When a debtor in Oshkosh, Wisconsin, sees no way out of their debt, they may be able to get relief through bankruptcy. Student loans follow close behind mortgages as the highest consumer debt, and debtors commonly have concerns about discharging this kind of debt. While it isn’t impossible to get student loans dismissed, it can be tricky.
Student loans in Chapter 7 bankruptcy
A debtor cannot file bankruptcy for a single type of debt, so they must include all debts on a petition. Chapter 7 removes unsecured debts through selling non-exempt assets, so eligible loans can be included.
To discharge student loans, the debtor must prove they have an undue hardship to the court. The court may apply the Brunner test to determine if the debtor has a hardship. The Brunner test requires the debtor to prove some factors:
- The debtor could not maintain a basic standard of living if they had to pay student loans.
- The debtor made an honest effort to repay the loans.
- The debtor can prove that their situation will not improve soon.
The debtor also must file an adversary proceeding. This is a hearing to determine eligibility.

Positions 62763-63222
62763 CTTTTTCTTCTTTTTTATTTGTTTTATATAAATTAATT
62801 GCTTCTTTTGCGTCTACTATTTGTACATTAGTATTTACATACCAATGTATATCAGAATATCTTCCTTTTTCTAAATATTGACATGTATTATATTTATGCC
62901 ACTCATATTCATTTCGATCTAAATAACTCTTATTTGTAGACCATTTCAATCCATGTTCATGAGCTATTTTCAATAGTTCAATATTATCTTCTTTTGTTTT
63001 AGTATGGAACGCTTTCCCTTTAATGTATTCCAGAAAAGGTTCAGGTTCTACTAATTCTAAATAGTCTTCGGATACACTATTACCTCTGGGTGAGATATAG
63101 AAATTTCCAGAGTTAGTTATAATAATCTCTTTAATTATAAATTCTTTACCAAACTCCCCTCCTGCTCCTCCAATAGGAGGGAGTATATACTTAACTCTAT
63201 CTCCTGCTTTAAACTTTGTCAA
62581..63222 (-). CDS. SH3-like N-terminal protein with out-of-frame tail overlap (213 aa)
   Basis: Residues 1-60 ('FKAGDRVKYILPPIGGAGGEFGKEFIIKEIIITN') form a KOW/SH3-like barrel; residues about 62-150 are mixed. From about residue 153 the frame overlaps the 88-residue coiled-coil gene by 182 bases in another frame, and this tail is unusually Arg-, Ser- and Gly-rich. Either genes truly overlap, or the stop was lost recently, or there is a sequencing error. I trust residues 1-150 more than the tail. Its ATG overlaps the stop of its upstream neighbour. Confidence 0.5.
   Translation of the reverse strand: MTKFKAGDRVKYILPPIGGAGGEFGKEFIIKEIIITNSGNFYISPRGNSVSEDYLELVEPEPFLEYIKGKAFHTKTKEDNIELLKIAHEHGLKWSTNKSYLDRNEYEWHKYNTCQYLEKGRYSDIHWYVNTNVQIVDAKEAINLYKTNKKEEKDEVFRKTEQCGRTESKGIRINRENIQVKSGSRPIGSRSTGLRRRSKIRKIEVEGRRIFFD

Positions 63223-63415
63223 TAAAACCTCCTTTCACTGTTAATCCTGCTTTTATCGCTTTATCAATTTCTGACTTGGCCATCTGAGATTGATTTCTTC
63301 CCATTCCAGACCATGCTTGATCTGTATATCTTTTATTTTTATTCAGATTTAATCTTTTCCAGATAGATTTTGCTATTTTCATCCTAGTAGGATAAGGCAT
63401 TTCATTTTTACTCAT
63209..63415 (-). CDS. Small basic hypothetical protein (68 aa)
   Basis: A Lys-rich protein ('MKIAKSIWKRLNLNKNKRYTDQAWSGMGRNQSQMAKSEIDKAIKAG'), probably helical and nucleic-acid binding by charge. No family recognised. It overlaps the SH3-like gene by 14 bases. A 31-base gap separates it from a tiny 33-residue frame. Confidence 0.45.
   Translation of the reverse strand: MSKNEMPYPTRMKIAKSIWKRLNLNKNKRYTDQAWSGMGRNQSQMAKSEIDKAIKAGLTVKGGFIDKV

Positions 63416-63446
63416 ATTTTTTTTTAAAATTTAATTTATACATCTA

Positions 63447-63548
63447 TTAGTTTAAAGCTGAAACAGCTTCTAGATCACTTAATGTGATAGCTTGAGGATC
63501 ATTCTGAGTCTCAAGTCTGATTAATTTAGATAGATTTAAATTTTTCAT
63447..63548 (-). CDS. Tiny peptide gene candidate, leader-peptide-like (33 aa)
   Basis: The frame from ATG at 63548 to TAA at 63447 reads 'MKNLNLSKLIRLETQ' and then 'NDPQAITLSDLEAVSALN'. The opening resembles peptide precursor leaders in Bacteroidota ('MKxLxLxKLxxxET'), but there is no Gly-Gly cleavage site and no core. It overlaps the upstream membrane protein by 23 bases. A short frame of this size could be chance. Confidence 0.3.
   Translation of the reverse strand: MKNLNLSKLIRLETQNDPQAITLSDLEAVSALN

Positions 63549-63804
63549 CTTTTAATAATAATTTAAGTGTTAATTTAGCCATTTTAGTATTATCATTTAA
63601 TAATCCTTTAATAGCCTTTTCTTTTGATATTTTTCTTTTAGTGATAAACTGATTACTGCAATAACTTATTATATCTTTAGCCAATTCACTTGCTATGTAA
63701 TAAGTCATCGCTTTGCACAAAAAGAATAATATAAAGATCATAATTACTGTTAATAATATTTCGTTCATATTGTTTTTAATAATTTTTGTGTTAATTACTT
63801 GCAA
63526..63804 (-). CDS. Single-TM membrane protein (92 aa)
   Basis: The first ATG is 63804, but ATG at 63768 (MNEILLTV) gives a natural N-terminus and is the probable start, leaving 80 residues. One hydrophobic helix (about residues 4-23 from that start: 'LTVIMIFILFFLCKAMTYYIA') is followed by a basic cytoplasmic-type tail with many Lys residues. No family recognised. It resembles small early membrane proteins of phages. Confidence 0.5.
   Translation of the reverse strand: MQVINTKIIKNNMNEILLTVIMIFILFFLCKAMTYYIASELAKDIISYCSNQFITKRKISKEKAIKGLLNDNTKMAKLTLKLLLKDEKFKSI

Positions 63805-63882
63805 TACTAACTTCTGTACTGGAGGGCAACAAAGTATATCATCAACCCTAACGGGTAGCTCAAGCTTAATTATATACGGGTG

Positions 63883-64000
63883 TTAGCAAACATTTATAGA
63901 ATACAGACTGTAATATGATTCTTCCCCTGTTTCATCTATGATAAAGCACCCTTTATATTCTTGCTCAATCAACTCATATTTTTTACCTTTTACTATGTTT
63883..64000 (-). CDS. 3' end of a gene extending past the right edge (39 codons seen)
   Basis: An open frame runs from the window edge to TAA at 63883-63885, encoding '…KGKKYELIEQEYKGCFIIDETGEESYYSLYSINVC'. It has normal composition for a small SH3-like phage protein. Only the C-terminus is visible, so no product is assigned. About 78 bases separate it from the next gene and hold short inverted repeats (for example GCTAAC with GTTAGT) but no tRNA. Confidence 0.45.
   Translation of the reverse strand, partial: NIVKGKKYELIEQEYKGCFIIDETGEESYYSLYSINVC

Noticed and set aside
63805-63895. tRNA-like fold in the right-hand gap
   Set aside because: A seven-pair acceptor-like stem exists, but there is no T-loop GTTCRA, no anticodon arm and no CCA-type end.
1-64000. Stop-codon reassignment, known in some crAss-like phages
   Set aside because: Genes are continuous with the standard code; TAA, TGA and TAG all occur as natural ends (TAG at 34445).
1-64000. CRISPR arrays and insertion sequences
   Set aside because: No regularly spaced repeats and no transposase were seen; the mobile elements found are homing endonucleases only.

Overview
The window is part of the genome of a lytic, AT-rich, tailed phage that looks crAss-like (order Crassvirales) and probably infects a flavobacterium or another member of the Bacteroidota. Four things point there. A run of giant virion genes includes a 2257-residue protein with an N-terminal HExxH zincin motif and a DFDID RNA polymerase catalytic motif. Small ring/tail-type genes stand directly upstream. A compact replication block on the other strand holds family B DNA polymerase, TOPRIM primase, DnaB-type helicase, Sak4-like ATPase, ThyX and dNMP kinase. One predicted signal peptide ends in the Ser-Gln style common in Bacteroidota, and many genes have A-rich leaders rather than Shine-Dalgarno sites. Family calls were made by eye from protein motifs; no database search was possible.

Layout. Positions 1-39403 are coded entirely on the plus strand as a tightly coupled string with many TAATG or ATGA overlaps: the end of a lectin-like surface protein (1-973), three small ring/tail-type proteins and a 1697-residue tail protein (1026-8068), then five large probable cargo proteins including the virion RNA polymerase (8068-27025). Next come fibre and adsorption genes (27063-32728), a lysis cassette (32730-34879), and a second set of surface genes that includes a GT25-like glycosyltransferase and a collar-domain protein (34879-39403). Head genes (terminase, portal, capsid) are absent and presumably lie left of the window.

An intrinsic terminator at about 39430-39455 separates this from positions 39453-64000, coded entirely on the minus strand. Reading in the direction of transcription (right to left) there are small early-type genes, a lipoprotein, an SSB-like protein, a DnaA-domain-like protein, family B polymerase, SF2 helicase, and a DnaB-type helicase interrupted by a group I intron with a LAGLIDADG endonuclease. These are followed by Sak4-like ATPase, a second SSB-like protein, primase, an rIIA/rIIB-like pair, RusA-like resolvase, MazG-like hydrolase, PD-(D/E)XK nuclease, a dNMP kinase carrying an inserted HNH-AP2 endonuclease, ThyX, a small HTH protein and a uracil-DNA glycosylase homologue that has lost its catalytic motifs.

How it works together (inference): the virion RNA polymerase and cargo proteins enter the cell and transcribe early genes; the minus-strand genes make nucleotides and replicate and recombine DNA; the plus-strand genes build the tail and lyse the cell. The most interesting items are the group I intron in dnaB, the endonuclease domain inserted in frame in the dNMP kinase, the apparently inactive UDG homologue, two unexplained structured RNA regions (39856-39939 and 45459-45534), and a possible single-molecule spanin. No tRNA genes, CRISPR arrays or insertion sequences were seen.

Student loans in Chapter 13
Chapter 13 is debt-restructuring bankruptcy, allowing the debtor to devise their own repayment plan. If the court approves the plan, the debtor commonly has three to five years to complete the plan. The debtor makes one monthly payment to the trustee, which gets divided among creditors. Since student loans are commonly not a priority, the trustee pays them on a pro rata basis, meaning in proportion.
Chapter 13 doesn’t require the debtor to sell assets, but the debtor must maintain payments to avoid losing property. Debtors also must have sufficient income to pay their debts and not exceed the debt limit.
Not all student loans can get discharged in bankruptcy; the debtor may still owe the remainder. For this reason, an individual should consult an attorney to discuss their options for debt relief before filing for bankruptcy.